By Roya Ahmadi, Summer Intern at the Center for Iranian Diaspora Studies
Historic, brave, and diasporic — the story of an immigrant community’s determination and the challenges of living as hyphenated Iranians—all themes being explored in “We are Here, We’ve Always Been Here,” the ground-breaking documentary in progress directed by Dr. Persis Karim of the Center for Iranian Diaspora Studies and Soumyaa Behrens of the SFSU Documentary Film Institute. This particular segment of filming, in which I participated, featured a Golden Thread Productions rehearsal and an interview with the founder and executive artistic director, Torange Yeghiazarian.
Actress Atosa Babaoff began the emotional reading of playwright Yussef El Guindi’s “Brass Knuckles” — breaking into tears, fuming with anger, and smiling with hope. This short play, part of Golden Thread’s “ReOrient Festival” (in the fall) is a monologue by an angry, proud, brass knuckles-wearing Muslim woman, who reflects on her predicament and powerfully juxtaposes her fierceness with a vulnerability that reveals her insecurities and her desire to do right by her faith. I was captivated by the emotions, the thoughtful conversation over Skype with the playwright and the director and actress. Like others in the room, I was moved by the play and the performance and nearly forgot that I was not an audience member, but part of something else—the making of a necessary and timely film about Iranian Americans in the Bay Area.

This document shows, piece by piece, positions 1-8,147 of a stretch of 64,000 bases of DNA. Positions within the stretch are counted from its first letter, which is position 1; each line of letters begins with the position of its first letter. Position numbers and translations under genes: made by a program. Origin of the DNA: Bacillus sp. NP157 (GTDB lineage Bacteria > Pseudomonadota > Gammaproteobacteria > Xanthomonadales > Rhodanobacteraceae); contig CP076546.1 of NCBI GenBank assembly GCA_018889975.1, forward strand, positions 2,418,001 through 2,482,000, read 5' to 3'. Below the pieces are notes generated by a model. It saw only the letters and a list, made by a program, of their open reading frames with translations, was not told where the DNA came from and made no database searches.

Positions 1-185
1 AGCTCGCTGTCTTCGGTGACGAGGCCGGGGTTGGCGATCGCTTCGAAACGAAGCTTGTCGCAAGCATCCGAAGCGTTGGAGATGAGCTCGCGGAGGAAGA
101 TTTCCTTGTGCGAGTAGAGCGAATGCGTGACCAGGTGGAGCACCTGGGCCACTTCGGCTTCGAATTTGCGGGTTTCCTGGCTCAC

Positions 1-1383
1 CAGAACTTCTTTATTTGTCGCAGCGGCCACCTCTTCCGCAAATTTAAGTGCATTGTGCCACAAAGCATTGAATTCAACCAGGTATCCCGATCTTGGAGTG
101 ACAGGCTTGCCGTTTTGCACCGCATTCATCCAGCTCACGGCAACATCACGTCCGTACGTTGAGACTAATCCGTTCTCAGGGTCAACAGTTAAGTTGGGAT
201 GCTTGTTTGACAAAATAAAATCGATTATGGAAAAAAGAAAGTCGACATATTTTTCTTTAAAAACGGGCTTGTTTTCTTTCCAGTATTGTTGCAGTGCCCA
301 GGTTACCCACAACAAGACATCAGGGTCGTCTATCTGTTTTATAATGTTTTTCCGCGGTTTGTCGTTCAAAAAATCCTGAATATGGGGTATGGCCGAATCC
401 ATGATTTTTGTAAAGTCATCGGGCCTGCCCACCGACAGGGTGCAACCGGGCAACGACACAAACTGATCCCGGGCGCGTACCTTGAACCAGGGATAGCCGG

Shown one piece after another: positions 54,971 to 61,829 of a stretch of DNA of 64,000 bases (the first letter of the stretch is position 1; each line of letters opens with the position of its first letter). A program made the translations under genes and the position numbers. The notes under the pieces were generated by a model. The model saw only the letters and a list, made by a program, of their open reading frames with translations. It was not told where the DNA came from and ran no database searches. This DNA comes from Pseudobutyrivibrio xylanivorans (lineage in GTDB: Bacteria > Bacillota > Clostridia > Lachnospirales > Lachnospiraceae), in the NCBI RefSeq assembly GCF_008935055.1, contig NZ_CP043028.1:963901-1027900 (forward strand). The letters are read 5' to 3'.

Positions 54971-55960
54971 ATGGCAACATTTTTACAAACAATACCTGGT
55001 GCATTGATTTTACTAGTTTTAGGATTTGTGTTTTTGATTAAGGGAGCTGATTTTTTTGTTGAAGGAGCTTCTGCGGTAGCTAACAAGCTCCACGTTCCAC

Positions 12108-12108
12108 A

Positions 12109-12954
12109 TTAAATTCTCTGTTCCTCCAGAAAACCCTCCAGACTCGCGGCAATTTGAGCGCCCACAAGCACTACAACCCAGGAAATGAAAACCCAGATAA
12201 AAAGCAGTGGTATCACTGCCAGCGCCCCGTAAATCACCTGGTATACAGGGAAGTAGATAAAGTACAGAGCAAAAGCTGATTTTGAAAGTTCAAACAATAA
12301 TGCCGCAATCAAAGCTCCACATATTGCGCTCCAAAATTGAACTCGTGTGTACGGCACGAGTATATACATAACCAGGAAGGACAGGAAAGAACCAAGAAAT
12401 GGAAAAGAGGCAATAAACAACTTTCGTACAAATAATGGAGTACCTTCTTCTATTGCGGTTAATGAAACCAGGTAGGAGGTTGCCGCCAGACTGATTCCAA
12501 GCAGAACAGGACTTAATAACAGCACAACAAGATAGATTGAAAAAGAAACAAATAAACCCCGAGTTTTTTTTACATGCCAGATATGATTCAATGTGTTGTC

Following the rehearsal, inquiring thoughtfully and listening carefully, Dr. Karim interviewed Yeghiazarian, drawing out her beautiful, painful, immigrant story about having to leave Iran at a critical age in her adolescence shortly before the 1979 Iranian revolution. Behrens captured the scene behind the lens of the camera, choosing to film the intimate interview in a tranquil setting: on the steps of an old wooden staircase at the University of San Francisco. Yeghiazarian told her narrative honestly and completely; beginning with what she described as her “indescribably painful” separation from her homeland, through the triumphs and tragedies that shaped her creative journey and intent to tell diverse Middle Eastern stories on the stage.
The Center for Iranian Diaspora Studies and the Documentary Film Institute will continue their filming throughout the course of the year to capture the stories of the rich, multi-generational, Iranian diaspora community in the San Francisco Bay Area.
Visit the documentary’s Facebook page: https://www.facebook.com/We-Are-Here-Weve-Always-Been-Here-379045582750619/?notif_id=1563215356888300¬if_t=page_fan) to learn more about the project and keep up with its progress!
Roya Ahmadi is the high school summer intern for the Center for Iranian Diaspora Studies. She was first introduced to the Center when she attended the “Once at Present” exhibit sponsored by the Center for the “Forty Years & More” conference in March 2019. Intrigued by the way the exhibition challenged her perception of Iranian art, she became excited about the prospect of learning about and contributing to the Center’s work and mission. Since June, Roya has interviewed and written worked on a number of projects including writing about important figures in the Iranian diaspora for the Center’s blog, “With a Trace”; has helped promote projects on social media such as documentary film project, “We Are Here, We’ve Always Been Here.”
Roya dreams of pursuing her interests in computer science and art, but until then keeps busy as the captain of her school’s speech and debate and field hockey teams, reads, travels, and enjoys trying new foods and experiences. She will be entering her junior year at Monta Vista High School in Cupertino this coming fall, and fluently speaks, reads, and writes Mandarin Chinese and Farsi.